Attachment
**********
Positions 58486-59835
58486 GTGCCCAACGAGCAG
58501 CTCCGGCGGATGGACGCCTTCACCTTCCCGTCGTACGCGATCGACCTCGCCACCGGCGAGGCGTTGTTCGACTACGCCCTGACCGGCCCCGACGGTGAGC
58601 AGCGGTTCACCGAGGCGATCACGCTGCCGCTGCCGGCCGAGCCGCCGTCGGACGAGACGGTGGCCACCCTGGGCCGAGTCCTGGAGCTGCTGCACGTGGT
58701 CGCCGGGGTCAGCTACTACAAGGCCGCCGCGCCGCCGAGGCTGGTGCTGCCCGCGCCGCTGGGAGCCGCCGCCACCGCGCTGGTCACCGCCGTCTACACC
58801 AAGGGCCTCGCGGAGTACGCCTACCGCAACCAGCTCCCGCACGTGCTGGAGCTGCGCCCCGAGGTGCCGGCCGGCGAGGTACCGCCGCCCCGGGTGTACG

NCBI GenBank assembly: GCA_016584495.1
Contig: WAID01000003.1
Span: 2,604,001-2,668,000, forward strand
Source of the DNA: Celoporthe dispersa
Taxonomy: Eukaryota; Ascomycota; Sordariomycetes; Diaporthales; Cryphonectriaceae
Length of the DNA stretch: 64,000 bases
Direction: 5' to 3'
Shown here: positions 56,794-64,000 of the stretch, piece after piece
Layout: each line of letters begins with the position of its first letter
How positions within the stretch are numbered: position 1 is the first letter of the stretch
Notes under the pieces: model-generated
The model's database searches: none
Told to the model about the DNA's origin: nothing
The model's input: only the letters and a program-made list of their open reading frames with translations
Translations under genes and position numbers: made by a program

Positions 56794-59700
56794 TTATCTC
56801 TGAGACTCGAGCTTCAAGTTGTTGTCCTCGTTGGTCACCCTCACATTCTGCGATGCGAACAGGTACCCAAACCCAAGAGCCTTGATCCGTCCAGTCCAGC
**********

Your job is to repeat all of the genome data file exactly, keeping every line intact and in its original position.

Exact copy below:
Positions 58486-59835
58486 GTGCCCAACGAGCAG
58501 CTCCGGCGGATGGACGCCTTCACCTTCCCGTCGTACGCGATCGACCTCGCCACCGGCGAGGCGTTGTTCGACTACGCCCTGACCGGCCCCGACGGTGAGC
58601 AGCGGTTCACCGAGGCGATCACGCTGCCGCTGCCGGCCGAGCCGCCGTCGGACGAGACGGTGGCCACCCTGGGCCGAGTCCTGGAGCTGCTGCACGTGGT
58701 CGCCGGGGTCAGCTACTACAAGGCCGCCGCGCCGCCGAGGCTGGTGCTGCCCGCGCCGCTGGGAGCCGCCGCCACCGCGCTGGTCACCGCCGTCTACACC
58801 AAGGGCCTCGCGGAGTACGCCTACCGCAACCAGCTCCCGCACGTGCTGGAGCTGCGCCCCGAGGTGCCGGCCGGCGAGGTACCGCCGCCCCGGGTGTACG

NCBI GenBank assembly: GCA_016584495.1
Contig: WAID01000003.1
Span: 2,604,001-2,668,000, forward strand
Source of the DNA: Celoporthe dispersa
Taxonomy: Eukaryota; Ascomycota; Sordariomycetes; Diaporthales; Cryphonectriaceae
Length of the DNA stretch: 64,000 bases
Direction: 5' to 3'
Shown here: positions 56,794-64,000 of the stretch, piece after piece
Layout: each line of letters begins with the position of its first letter
How positions within the stretch are numbered: position 1 is the first letter of the stretch
Notes under the pieces: model-generated
The model's database searches: none
Told to the model about the DNA's origin: nothing
The model's input: only the letters and a program-made list of their open reading frames with translations
Translations under genes and position numbers: made by a program

Positions 56794-59700
56794 TTATCTC
56801 TGAGACTCGAGCTTCAAGTTGTTGTCCTCGTTGGTCACCCTCACATTCTGCGATGCGAACAGGTACCCAAACCCAAGAGCCTTGATCCGTCCAGTCCAGC